How to price your artwork is one of the toughest questions artists face. Today we’ll look at the various options you have to put monetary value on your work.
While all artists struggle with the value of their work, today I’m going to focus specifically on new artists.
You’ve probably been creating art since you were a child. Then one day someone says, “you should sell your work.” You may be somewhat shocked, but you’ll also feel pride. Being told you need to sell your art validates the fact that your work is good. It’s a great feeling. Then, you’re left wondering, “now what?”
How in the world do you put a price on your art? There seem to be two distinct camps when it comes to new artists pricing their work.
- Under-valuing your work.
- Over-valuing your work.
There are many reasons an artist may under price their work. It could be because they don’t believe people will pay what they think they deserve. It could be that they don’t have confidence in their skills, they don’t think their work is worth a higher price. It could also be that they want to keep their work affordable for people of all incomes. They might think being accessible to all income levels will give them more exposure, getting their name out there and thus generating more sales.
Likewise, there are reasons for over-valuing your artwork. It could be that you have strong sentimental feelings for your work and it can be hard to let it go. It may be that you see other, more famous artists, getting high prices for works that are not (in your opinion) as good as yours. Remember, those artists who not only charge huge amounts, but also sell their work at those amounts have already made a name for themselves. They are well known and have a following.
Don’t let the nasty ego bug creep up and cloud your judgement.
Let’s face it. No matter how you feel about your work it’s hard coming up with a set price when you want to sell. Every artist faces this dilemma. What you first need to do is take a good, hard look at your work. Don’t be over critical but likewise be honest. Search google for artists who are working in the same medium as you are working and see what they’re charging. Once you find those artists look long and hard at their work and compare it to yours. You need to find someone who is not only working in the same medium, but also working at the same skill level as you. You really need to be honest about your skills.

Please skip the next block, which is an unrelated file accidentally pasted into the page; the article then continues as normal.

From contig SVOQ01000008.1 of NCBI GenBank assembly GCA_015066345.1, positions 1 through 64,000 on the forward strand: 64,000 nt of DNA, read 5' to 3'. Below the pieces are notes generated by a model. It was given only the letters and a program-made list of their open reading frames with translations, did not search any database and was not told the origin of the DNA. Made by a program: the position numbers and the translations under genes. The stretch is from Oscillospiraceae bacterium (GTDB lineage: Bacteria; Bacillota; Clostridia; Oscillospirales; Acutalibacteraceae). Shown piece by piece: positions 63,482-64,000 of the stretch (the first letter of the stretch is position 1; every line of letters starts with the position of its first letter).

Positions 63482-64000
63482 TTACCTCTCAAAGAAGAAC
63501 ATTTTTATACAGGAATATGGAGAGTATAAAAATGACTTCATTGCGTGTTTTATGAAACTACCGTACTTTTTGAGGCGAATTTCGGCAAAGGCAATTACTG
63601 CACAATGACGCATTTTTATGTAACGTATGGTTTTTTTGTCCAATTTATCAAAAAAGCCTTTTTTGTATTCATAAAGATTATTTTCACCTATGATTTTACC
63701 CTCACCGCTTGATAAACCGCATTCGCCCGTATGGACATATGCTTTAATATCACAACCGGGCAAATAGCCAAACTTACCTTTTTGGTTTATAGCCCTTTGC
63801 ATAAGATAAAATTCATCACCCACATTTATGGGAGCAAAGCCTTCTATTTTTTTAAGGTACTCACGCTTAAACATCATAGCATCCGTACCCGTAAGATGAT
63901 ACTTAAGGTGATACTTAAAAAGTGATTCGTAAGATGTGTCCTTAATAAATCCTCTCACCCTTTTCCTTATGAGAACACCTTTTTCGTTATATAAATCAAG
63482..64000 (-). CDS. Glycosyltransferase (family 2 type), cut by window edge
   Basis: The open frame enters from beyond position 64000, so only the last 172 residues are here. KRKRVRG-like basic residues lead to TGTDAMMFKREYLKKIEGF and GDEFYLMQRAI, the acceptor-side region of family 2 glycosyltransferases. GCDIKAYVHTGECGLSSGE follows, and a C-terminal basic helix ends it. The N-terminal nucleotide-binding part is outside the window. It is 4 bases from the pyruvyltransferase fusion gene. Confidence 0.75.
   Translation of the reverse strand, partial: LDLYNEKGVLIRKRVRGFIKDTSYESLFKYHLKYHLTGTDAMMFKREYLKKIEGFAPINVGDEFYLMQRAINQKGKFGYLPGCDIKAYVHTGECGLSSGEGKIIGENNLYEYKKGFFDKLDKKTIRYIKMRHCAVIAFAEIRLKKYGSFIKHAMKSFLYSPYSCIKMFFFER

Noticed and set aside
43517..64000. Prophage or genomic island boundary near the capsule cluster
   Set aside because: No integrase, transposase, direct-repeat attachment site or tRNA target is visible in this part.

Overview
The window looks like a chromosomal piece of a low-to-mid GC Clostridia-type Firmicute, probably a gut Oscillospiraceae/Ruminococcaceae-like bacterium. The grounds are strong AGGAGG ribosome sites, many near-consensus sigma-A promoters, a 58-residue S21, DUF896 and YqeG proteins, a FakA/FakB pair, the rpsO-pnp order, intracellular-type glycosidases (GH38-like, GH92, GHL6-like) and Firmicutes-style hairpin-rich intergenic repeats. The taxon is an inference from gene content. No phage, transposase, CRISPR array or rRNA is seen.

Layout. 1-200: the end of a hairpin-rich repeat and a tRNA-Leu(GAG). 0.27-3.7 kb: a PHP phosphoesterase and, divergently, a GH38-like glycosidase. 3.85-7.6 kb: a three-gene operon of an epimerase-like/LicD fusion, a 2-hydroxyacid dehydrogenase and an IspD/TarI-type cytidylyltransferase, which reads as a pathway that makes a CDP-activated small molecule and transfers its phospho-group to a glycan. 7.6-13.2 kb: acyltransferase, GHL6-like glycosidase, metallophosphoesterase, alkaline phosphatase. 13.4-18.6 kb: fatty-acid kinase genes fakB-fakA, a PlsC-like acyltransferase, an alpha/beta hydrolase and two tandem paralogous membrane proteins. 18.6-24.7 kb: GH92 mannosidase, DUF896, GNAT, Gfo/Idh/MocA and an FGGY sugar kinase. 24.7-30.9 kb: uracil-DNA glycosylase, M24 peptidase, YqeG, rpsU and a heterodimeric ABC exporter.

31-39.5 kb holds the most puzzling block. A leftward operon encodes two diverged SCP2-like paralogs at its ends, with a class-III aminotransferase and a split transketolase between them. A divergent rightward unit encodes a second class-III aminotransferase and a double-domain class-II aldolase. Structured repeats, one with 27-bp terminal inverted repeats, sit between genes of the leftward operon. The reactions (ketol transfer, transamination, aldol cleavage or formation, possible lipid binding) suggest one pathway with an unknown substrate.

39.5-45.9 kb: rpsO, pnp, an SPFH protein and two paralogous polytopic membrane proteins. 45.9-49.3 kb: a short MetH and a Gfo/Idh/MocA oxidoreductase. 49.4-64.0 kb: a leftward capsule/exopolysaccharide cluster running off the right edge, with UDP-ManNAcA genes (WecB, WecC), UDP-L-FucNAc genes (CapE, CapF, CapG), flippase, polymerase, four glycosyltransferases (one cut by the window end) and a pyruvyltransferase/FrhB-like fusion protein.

Formulas For Pricing
Next you can take a look at various formulas used to set your prices.
One of the most important things to remember when pricing your artwork is that you need to at the very least make enough money to cover the supplies you used in creating it! So here’s some ideas to get you started.
- Adding up the costs incurred in creating the work, then add a percentage for the time invested in creating it.
- Hourly rate for the creating time of the piece.
- Price per square inch. ( example: an 8 x 10 inch piece, multiply together giving you 80 square inches, then multiply 80 by the amount you want to charge.)
- Price per linear inch. (example: an 8 x 10 inch piece, add 8 + 10 = 18, multiply 18 by the amount you want to charge.)
Each of these methods can work. Personally I’ve found that of all possible methods, pricing by linear inch seems to set the most consistent prices for multiple sizes of artwork.
Once you pick your method and set your price, you may find that what the formula works out as a final price is a bit more than you may be comfortable charging. Being concerned that you are charging too much is a normal feeling. You want to be fair but you will also need to be fair to yourself. The amount of time, effort and skills will all play a part in pricing along with the cost of materials. Whatever you do, never drop your prices. Once you set your prices, walk away. Over time (this is where patience comes in) as your skills improve and your work is selling you can gradually increase your prices.
A wonderful artist, Lisa Clough of Lachri Fine Art summed it up best by saying, “Art is a luxury item.”
We need to repeat that over and over and remind ourselves that the fact at the end of the day is that art is indeed a luxury item. Having prices too low can be detrimental to establishing our name in the art community. It can hinder our financial growth. Some people will see our “affordable” prices and equate that to sub-par work. It’s not nice, but it’s a fact of life in the art world.
Summing it up
- Be honest about your skill level.
- Make sure your prices cover the amount of supplies.
- Set your prices.
- Continue improving your skills.
- BE PATIENT
Until next time,